Looking Back and Looking Ahead

The foundations laid for those who lived and worked here are very visible in this last look at Loweth. The land is full of greens and foliage as this part of Western Montana comes out of spring and fades into a long, hot summer.  

Westbound trains would leave the summit of this first of five mountain crossings, heading downgrade towards the small town of Ringling some 8 miles ahead.  From the crest of Loweth, the path to the west looks directly at the Rockies and the arduous climbs that lie ahead.  Also ahead, the headwaters of the Missouri River, a rejoining of the Northern Pacific, and Butte on the far side of the pass.  

Directly ahead, a lone signal stands in the gap where the transcon passed.  Dark today, but a high green to ages past.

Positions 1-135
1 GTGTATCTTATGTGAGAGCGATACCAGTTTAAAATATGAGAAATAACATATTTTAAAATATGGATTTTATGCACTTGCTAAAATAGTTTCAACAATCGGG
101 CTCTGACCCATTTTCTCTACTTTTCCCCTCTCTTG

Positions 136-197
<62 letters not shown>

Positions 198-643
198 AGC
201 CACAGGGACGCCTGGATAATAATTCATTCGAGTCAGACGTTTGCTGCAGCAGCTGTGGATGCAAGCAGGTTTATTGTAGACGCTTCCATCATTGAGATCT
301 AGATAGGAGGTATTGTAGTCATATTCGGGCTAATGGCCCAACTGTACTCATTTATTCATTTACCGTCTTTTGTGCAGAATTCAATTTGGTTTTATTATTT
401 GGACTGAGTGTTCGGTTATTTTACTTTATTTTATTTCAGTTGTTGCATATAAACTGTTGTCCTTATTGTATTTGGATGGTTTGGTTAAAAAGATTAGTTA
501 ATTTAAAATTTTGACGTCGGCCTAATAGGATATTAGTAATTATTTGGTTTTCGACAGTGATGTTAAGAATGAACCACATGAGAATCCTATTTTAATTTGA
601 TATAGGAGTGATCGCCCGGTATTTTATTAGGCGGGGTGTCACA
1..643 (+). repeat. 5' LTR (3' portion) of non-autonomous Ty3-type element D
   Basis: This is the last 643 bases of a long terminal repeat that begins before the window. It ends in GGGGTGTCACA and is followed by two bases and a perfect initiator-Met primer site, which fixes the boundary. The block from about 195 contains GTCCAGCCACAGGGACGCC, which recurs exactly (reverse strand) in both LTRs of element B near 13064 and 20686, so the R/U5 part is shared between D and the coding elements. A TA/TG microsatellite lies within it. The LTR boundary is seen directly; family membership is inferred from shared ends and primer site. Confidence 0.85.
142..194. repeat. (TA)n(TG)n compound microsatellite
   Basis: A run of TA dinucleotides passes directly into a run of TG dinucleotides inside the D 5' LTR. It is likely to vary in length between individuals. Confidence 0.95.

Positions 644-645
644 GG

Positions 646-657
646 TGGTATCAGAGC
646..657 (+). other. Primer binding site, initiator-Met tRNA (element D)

Jim Davis said…
I have been reading your blog now for some time and I must say that your pictures and commentary are wonderful and make me pretty nostalgic to say the least. My dad was a Milwaukee executive in Seattle, his last job was Western Director, Real Estate and Industrial Development. He knew the truth about what really happened to Lines West and did all he could to fight off the inevitable to no avail. He retired in 1980. He was a storehouse of info about the Milwaukee and loved the railroad and his job. Don't think he ever got over what happened, he was pretty angry about the whole thing.
LinesWest said…
Jim - thank you for that story and contribution to the page here. Best as always,

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